April 30, 2007

Dear Mark

I try not to respond to assholes who comment here with a whole new post, but sometimes it is just necessary. Reader Mark had some wholesale objections to this post where I gave my opinion on the ten greatest events in history. I do not presume to guess Mark's politics, but he argues like many on the left, with anti-American rhetoric and insults. I have no problem with a reasoned debate, but if Mark is looking for an insult contest I will win.

I will take this opportunity to offer my rebuttal, and I encourage civilized dialog and disagreement. First, the fact a society or event is not listed only means it did not make MY top ten. It in no way means I am ignorant of the existence of the Islamic influences of the Fourth Century, or of Asia, they just were not in the top ten.
I don't know where to start. That was the most eurocentric ignorant list I have ever seen in my life. saying that the US is the only superpower since Rome is just a flat lie

I will admit to a Eurocentric bias. I will also say that there is a good reason for this, most of the great technological inventions in modern history have risen from the West. When China closed itself to foreigners they, like any isolationist society ceased to become a leader in cultural and scientific advancement. Intellectual inbreeding does not create a free thinking society. For the purposes of this discussion the nature of a superpower will be defined as a society that has a near global influence on economics, military and culture.

The Romans controlled most of the 'known world", certainly the entire educated Western world. They minted the coin of the realm, they dictated and influenced fashion, architecture, military strategy, religion, and literature. Most of the languages of the Western world owe a portion of their vocabulary to the Romans, as do the names of most major cities and towns.

One could make a case the British had a similar influence in the days of their Empire, in fact I made an argument in a now lost college thesis that the American "Empire" was a continuation of the British Superpower. I believe that is a valid argument still. There has not been a society since Rome that has influenced world culture, economics, and military in the same manner as America does today.
The Muslim empires that came between were so much more influential to the world than either Rome, and arguably the US today,
...claims Mark. Where is the Islamic influence in the world today in language, culture, economics and military? If you claim a religion that fosters a fourth century mindset, based on murder and conversion by the sword as qualifications, I guess you have a point. The Caliphate did little to preserve the works of the Greeks and Romans. There were a few enlightened scholars in Persia and Spain and Portugal and Rome that kept the knowledge alive. The strict adherents of Islam had no interest in the Greeks. For them the Koran was all the knowledge they needed. The scholars that kept the libraries were scholars first, members of a religion second. Christian clerics also preserved the Roman/Greek writings, as did scholars in the Latin borough of Paris and in Cambridge. In any case to claim the Islamic Caliphate had a more lasting influence than the Romans is ridiculous at best, and unworthy of further comment.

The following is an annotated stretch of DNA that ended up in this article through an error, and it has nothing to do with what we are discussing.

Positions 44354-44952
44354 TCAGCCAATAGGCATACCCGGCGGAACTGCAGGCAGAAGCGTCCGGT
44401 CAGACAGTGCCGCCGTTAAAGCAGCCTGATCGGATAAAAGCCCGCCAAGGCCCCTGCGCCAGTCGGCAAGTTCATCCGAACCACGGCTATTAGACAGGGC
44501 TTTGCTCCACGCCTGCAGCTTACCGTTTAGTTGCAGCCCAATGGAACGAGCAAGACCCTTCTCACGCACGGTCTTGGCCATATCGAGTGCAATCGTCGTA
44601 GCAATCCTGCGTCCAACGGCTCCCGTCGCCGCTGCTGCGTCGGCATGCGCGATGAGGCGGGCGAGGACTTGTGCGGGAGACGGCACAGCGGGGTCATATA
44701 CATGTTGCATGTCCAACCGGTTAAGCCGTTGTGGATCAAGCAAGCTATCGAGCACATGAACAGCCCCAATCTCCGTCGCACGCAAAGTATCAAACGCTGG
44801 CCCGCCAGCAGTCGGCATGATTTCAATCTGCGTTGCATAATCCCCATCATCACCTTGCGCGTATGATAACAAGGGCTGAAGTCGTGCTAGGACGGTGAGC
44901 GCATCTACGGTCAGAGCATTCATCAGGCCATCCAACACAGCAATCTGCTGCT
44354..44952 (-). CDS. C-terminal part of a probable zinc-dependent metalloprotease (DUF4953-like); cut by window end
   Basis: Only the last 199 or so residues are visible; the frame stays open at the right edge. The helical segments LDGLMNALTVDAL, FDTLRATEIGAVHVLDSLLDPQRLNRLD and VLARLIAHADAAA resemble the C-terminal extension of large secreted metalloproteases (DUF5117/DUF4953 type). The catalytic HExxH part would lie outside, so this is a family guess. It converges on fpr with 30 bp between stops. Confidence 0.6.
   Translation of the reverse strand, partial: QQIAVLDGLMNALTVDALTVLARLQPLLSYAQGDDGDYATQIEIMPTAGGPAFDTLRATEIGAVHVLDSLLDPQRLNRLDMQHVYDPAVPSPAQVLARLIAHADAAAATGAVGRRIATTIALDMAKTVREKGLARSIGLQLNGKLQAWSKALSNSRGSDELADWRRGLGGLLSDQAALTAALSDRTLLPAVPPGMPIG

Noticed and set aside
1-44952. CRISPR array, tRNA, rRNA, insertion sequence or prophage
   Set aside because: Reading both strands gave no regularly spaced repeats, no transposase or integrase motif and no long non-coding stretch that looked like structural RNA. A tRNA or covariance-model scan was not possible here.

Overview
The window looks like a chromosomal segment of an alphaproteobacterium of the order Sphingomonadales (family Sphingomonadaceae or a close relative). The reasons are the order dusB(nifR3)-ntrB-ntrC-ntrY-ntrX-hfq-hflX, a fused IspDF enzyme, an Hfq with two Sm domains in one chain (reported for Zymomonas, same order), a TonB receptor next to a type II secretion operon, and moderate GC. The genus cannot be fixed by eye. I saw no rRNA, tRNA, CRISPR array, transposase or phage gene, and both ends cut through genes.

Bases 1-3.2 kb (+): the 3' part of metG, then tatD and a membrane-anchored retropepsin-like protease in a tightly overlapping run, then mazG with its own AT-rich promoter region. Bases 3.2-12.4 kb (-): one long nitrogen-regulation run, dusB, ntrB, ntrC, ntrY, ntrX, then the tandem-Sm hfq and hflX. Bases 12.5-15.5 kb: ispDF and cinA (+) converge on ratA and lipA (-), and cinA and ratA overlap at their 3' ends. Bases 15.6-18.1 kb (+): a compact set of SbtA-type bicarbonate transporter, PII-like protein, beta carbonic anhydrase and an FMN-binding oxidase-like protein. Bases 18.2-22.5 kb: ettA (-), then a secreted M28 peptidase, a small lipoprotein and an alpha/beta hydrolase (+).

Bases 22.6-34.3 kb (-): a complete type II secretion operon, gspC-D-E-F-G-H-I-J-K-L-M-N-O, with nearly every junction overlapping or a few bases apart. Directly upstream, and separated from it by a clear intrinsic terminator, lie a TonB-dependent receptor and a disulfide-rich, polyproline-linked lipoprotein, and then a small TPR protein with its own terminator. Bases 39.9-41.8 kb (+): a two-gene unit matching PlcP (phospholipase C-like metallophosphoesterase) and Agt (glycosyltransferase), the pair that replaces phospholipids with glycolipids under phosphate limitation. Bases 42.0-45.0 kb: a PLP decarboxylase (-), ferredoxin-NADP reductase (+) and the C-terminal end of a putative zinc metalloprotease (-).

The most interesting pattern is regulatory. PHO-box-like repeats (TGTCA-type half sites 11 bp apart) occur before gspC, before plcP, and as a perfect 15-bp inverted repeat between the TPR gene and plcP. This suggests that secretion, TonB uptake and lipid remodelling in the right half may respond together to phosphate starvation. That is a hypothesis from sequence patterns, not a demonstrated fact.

Putting the American Revolution on there is also ridiculous. "The principles of all men being equal, of liberty and justice for all" were really not even original; we stole them from the Enlightenment thinkers in Europe.

Of course most good ideas are not original. Before the American Revolution, there was not a group of individuals who were willing to put these ideas to the test, to form a new nation ruled not by kings and queens, but by the reason of man and self governance. The 'Great Experiment' of America sowed the seeds of democracy and changed the political landscape in ways that reverberate yet today. Name a major country that is truly ruled by a monarchy today. Name a major nation not ruled by monarchy in 1775. If you can not see this point you are ignorant of the political history of the past two thousand years.